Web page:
Yolanda broke the egg on the lip of the frying pan and cursed when the tiny splinters of shell fell into the pan.
“Que pasa, mama?“
“Nothing, Carmen, don’t worry.”
Yolanda’s smooth café con leche forehead furrowed into a delicate network of wrinkles as she scraped the shells out of the pan. This was the second time she’d done this today. That’s what she got for not concentrating. Her daughter Carmen sat patiently at the kitchen table, swinging her skinny legs. Her pigtails swayed in time to the movement.
“What are you making?”
“Huevos fritos, mi vida. Want some?”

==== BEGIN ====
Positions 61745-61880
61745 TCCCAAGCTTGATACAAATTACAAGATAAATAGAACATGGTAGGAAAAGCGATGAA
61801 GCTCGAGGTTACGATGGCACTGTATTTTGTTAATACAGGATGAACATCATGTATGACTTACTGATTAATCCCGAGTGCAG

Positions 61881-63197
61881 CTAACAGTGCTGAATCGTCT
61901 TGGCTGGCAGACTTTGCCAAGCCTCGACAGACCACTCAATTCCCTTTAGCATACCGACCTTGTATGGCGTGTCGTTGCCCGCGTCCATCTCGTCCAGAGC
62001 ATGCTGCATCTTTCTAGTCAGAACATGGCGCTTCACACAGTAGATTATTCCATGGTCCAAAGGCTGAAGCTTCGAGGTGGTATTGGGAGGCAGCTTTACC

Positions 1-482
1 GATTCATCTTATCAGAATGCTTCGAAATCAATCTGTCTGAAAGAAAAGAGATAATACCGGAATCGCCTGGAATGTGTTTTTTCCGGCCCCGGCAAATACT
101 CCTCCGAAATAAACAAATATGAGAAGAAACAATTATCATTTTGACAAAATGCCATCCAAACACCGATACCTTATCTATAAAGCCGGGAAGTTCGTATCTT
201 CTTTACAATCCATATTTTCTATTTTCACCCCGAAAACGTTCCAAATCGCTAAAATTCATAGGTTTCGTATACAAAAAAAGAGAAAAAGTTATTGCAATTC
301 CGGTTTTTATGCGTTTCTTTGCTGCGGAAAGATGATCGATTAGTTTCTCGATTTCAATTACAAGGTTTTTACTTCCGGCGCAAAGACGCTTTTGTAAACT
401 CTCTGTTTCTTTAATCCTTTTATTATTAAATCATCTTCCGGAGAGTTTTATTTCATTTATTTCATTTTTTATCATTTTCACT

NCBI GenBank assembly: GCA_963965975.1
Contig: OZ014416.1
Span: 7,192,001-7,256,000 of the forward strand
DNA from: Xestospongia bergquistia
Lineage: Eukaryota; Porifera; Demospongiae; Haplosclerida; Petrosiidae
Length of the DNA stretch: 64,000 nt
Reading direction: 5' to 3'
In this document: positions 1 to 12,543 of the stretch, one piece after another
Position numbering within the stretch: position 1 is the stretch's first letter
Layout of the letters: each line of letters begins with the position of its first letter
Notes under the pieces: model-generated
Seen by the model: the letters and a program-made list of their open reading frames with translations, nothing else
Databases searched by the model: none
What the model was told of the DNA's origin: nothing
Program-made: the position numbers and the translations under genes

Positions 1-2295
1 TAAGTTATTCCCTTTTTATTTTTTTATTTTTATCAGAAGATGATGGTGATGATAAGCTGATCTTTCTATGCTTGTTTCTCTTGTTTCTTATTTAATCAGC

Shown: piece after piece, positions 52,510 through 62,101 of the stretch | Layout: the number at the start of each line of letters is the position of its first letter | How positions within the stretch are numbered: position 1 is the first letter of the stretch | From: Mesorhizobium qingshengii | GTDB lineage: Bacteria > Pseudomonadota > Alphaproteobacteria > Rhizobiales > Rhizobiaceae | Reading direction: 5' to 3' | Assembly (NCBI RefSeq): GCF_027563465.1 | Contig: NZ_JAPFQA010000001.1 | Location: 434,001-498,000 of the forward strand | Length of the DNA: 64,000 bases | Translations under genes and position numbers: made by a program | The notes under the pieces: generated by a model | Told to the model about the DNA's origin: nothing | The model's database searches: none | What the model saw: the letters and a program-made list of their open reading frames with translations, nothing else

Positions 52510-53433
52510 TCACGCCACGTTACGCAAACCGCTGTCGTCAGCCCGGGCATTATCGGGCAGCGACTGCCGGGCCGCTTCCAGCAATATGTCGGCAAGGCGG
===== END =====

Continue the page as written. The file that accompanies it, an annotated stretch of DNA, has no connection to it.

“Yes, please, mom.” Such a good daughter, that one. Nothing like her good-for-nothing father, gracias a Dios.
Finally the pan was clean again. Yolanda reached for another egg and this time the egg broke cleanly, scattering no wanted slivers of shell. On a sudden impulse, she reached for two more eggs.
In Mexico, José Maria would have yelled at her for the waste. But they were in Texas now. And he was dead.